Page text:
A question of particular interest that was raised with the passage of the act is how UBTI from investment activities, particularly partnerships, would be treated. Partnership interests can generate UBTI, even if the investment is passive, if the underlying activities would be unrelated business income if conducted by the partner itself. The IRS indicates it plans to propose regulations to permit exempt organizations to aggregate gross income and directly connected deductions from such investment activities where they do not significantly participate in the partnership trade or business. Until those regulations are released, the notice provides the following interim rule and transition rule.   

Interim Rule for Qualifying Partnership Interest
An exempt organization may aggregate its UBTI from its interest in a single partnership with multiple trades or businesses, including trades or businesses conducted by lower-tier partnerships, as long as, the directly-held interest in the partnership meets either the "de minimis test" or the "control test." In addition, an exempt organization may aggregate all qualifying partnership interests and treat the aggregate group as a single trade or business for purposes of Section 512(a)(6)(A).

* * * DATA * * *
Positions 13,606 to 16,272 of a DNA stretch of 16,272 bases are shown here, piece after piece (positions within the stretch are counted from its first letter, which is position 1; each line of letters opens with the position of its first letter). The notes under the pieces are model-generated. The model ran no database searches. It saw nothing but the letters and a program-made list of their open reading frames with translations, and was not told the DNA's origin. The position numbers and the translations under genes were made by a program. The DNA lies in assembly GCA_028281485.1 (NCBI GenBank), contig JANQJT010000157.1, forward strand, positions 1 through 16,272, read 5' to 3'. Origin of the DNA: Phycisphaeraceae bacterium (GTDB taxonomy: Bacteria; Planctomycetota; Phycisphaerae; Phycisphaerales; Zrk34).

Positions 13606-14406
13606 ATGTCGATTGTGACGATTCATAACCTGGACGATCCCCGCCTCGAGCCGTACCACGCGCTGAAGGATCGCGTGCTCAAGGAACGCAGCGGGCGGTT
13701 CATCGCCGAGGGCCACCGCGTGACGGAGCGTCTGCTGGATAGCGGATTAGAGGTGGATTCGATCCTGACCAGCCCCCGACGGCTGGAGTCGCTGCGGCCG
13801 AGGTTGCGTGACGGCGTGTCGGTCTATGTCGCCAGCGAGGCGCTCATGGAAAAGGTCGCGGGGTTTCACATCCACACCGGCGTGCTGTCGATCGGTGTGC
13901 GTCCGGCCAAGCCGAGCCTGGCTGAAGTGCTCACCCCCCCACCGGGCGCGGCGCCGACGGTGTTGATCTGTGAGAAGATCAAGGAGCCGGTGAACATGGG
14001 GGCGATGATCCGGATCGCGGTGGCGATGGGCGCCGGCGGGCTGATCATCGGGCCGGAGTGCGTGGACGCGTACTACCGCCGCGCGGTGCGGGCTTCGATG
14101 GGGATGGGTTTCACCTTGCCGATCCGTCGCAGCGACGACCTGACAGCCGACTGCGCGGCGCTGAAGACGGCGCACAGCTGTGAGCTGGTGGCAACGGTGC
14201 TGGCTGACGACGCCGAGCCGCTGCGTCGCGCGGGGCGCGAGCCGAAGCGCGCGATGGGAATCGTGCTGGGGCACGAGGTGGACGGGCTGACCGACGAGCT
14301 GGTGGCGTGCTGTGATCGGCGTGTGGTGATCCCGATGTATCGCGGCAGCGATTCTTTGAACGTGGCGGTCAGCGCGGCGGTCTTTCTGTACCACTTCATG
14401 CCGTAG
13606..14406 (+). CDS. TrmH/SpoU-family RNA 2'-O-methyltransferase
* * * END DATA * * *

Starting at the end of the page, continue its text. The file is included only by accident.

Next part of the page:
• De minimis test: The exempt organization does not hold directly more than 2 percent of the profits interest or capital interest of the partnership, after consideration of related interests.
  • Control test: The exempt organization directly holds no more than 20 percent of the capital interest and does not have control or influence over the partnership, after consideration of related interests.

Transition Rule
To acknowledge that it may be difficult to modify previously-acquired partnership interest to meet the de minimis or control test, a transition rule is provided for a partnership interest acquired prior to August 21, 2018. In such a case, the exempt organization may choose to treat all income earned from such partnership as a single trade or business, regardless of whether there is more than one trade or business directly or indirectly conducted by the partnership. However, the rule does not explicitly authorize aggregating these grandfathered partnerships.

Treatment of Fringe Benefits
The notice clarified that the amount included in UBTI for certain employee fringe benefits under 512(a)(7) will not be treated as a separate trade or business under 512(a)(6). This seems to imply that losses from other activities may be able to offset this income. Unfortunately, the notice did not address how this rule is implemented and calculated, leaving many open questions.

Net Operating Losses